On June 23, the World Health Organization will be hosting an emergency conference to decide if the global monkeypox outbreak should be classified as a public health emergency of international concern.
Tedros Adhanom Ghebreyesus, the Director-General of the World Health Organization, stated, “The outbreak of monkeypox is unusual and concerning. For that reason I have decided to convene the Emergency Committee under the international health regulations next week, to assess whether this outbreak represents a public health emergency of international concern.”
Now, The World Health Organization has agreed to assemble an Emergency Committee to determine whether the current monkeypox outbreak constitutes a public health emergency of worldwide concern. Dr. Tedros also provided updates on several problems related to the outbreak, including immunization and the virus’s renaming.
Later on, he stated, “It’s also crucial that vaccines are provided equitably wherever they are required”. To that aim, WHO is working together with its Member States and partners to devise a mechanism to ensure that vaccinations and treatments are distributed fairly. “While smallpox vaccines should provide some protection against #monkeypox,” he added, “there is insufficient clinical data and supplies.”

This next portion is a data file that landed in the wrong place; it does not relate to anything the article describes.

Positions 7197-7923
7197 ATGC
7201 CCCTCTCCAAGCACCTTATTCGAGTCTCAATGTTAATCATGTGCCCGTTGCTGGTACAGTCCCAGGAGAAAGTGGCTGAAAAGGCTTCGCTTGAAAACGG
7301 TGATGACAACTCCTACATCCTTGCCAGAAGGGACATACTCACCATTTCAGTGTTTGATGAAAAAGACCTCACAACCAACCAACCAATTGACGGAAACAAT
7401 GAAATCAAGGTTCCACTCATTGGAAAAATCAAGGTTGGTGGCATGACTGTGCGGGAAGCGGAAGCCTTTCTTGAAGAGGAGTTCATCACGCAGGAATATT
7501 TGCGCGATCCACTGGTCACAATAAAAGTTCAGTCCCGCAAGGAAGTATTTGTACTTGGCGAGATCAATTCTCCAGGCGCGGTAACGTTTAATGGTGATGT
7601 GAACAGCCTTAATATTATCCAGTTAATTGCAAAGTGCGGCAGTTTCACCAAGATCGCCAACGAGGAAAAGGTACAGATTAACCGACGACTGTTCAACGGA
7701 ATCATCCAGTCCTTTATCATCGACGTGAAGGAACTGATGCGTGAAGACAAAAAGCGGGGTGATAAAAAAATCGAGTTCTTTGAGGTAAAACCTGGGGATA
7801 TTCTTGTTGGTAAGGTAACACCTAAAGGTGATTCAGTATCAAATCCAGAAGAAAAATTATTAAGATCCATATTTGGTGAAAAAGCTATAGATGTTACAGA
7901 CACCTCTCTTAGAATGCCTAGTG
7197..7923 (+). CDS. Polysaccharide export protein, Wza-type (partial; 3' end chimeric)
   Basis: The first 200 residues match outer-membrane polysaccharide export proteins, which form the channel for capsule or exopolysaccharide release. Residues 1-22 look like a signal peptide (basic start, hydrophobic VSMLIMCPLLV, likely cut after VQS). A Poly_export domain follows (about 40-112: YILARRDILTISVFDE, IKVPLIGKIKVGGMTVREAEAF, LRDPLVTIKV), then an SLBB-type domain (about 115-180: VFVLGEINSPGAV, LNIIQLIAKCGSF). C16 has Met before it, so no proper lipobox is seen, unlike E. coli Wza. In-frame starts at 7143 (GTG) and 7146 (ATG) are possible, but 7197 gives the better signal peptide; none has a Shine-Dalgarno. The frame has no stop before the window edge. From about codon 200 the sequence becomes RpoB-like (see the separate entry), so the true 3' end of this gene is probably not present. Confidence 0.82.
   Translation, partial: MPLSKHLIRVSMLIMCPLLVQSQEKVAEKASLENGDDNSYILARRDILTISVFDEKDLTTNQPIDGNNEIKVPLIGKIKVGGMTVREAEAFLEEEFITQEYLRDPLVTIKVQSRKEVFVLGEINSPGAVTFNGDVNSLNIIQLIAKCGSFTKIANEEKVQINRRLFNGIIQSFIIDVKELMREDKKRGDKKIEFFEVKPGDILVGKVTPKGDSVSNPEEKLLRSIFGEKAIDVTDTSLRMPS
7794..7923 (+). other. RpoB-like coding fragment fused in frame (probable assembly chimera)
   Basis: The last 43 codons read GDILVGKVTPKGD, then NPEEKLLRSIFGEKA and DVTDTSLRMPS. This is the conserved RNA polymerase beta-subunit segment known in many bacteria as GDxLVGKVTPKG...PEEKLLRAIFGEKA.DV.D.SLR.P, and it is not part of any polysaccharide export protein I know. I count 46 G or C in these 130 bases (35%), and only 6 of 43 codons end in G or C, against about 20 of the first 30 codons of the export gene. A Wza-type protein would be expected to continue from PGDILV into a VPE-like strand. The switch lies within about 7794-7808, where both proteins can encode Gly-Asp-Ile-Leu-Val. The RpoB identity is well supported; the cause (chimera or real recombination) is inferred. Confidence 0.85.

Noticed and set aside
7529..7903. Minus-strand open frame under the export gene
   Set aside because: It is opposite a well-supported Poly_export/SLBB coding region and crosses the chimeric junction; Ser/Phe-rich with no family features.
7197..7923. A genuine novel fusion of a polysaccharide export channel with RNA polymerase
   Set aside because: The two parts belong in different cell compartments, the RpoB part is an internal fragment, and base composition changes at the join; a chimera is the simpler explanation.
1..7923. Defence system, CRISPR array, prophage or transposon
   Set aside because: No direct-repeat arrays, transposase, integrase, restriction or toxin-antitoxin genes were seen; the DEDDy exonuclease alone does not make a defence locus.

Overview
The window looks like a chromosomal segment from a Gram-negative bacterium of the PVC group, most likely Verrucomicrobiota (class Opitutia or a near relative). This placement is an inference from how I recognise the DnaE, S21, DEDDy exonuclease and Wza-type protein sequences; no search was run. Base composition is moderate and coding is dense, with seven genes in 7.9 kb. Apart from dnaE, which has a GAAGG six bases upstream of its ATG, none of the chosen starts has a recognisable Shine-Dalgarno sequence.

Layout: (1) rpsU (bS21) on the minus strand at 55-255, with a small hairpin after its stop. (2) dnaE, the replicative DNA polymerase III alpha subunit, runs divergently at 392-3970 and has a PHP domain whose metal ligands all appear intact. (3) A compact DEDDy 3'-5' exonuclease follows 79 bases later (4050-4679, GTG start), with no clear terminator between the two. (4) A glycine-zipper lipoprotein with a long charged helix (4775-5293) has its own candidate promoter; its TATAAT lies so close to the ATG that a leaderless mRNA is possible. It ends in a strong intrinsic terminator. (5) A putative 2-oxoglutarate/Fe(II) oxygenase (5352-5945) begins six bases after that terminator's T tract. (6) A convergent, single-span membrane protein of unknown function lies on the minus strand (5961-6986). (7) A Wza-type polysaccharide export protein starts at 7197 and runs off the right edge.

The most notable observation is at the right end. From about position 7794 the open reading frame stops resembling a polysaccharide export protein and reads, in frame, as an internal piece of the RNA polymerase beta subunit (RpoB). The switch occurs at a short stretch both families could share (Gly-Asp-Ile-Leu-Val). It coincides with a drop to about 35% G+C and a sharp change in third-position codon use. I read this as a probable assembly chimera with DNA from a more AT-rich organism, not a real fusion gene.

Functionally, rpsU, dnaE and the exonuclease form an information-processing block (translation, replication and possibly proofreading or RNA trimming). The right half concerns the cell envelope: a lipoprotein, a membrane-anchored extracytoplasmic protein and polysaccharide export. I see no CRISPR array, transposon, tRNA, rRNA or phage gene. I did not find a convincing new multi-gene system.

Until a few months, Monkeypox was primarily confined to western and central Africa. However, the WHO has received reports of 1,600 confirmed Monkeypox cases and 1,500 suspected cases from 39 countries this year, 32 of which have recently been infected with the virus. There have been 72 deaths reported in countries where monkeypox is already endemic, but none in the newly affected countries.